Adam, would you say the Chiefs are effective in spite of Alex Smith this season -- he has posted just an 82.1 QB rating -- or because of him? Is their success through the first half of the season sustainable even with Smith at quarterback?

Teicher: There are things Smith can be doing better, but they’re 8-0 because of him, not in spite of him. Among the things Smith has done exceedingly well are protect the ball and run from trouble. Smith has thrown only four interceptions, so he’s not forcing the ball into tight situations or otherwise taking risks with it. He’s fumbled just once, and the Chiefs even recovered on that one. For him to handle the ball on every offensive play and have only four turnovers is amazing. When he’s been sacked, he’s holding on to the ball. Smith is the Chiefs’ second-leading rusher and has scrambled out of trouble a number of times. It’s fair to say they wouldn’t be 8-0 without his running ability. It’s been that valuable. That said, Smith needs to complete a higher percentage of his passes. Right now, he’s only at about 59 percent. Getting that into the low to mid 60s would make a big difference for the passing game. The Chiefs also have trouble getting touchdowns in the red zone. That can’t all be blamed on Smith, but he can be more efficient inside the 20.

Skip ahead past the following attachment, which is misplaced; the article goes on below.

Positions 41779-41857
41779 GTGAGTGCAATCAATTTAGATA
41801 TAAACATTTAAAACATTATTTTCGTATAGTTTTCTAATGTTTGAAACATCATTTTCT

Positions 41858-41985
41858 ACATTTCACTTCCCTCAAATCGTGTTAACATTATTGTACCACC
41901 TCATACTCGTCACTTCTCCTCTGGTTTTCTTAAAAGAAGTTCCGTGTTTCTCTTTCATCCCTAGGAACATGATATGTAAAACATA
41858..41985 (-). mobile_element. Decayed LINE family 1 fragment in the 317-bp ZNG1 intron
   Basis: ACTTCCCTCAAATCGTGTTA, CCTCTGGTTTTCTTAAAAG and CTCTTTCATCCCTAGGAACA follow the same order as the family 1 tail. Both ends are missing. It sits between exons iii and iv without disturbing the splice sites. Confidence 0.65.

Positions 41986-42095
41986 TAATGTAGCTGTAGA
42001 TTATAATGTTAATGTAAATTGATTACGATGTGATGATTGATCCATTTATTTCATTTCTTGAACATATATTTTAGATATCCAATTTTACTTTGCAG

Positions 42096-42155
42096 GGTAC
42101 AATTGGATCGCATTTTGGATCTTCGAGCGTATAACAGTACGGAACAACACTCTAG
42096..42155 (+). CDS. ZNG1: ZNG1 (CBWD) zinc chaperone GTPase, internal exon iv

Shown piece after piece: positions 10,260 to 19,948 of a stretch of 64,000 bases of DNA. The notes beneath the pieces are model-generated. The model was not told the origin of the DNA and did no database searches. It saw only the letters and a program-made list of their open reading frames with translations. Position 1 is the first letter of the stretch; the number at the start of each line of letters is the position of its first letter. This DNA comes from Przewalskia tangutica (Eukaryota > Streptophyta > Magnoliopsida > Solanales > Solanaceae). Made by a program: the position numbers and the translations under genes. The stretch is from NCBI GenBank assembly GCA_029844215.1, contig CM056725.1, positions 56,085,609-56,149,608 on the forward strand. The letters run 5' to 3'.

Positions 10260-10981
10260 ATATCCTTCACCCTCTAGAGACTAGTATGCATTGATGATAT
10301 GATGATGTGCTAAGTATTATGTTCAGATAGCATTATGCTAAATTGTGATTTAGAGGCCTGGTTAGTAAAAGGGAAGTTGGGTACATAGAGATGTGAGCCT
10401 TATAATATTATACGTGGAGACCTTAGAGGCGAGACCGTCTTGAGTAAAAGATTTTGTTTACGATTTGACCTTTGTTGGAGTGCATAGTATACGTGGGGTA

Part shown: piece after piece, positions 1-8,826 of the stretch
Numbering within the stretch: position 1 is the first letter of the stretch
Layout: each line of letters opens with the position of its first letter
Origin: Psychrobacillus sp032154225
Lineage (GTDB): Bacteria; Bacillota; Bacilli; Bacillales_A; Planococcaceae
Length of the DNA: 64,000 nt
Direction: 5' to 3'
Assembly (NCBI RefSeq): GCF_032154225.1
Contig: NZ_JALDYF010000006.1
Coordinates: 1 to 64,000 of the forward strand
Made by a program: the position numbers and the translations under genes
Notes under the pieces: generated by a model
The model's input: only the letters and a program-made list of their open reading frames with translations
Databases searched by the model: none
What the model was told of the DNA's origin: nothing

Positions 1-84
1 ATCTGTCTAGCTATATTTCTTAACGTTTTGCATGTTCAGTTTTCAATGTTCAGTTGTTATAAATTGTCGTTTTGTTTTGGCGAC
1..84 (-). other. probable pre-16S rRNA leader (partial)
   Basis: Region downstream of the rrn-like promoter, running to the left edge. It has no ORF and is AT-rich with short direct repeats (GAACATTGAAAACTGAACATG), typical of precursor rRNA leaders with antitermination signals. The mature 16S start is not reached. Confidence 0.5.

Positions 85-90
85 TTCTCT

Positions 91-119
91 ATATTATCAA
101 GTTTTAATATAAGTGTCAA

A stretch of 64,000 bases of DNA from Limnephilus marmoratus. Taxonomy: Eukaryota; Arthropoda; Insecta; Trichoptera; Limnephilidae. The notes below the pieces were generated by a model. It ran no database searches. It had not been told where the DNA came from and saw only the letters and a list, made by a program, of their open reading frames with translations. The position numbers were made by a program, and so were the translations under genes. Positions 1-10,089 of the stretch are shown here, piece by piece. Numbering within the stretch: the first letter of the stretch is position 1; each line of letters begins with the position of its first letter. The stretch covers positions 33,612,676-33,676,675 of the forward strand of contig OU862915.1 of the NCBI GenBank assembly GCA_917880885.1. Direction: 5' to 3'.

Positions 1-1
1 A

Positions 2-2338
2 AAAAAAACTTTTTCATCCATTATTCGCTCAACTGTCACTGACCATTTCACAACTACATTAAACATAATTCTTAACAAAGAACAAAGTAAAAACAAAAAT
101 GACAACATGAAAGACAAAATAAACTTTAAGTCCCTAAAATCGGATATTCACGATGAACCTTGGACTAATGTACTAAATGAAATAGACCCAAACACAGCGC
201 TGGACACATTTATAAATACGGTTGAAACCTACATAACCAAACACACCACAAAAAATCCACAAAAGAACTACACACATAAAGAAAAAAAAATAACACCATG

I can’t figure out why the Bills aren’t better defensively. They’ve been solid against the run, have strong pass-rush capability, create a good number of turnovers, yet still have allowed 20 or more points in every game. I know they’ve allowed some big pass plays. Is that the only reason they haven’t been better defensively?

Rodak: I think the big plays are part of it, Adam. The Bills have allowed 14 receptions of 35 yards or more, the most in the NFL. But the Chiefs have allowed 12, the second-most, so there’s more to it than that. I think the first place to look is on the other side of the ball, where the Bills' offense averages just 27:41 in time of possession. That’s the fourth-lowest mark in the league and is putting stress on the defense. The Bills have a creative mind in defensive coordinator Mike Pettine and talent at all three levels of their defense. But their offense, between injuries and inexperience, has been so ineffective at some stretches that the defense just can’t hold up. This is a defense that has put pressure on opposing quarterbacks and forced some turnovers, but they’ll need to prevent the big play and have their offense pick up some slack going forward.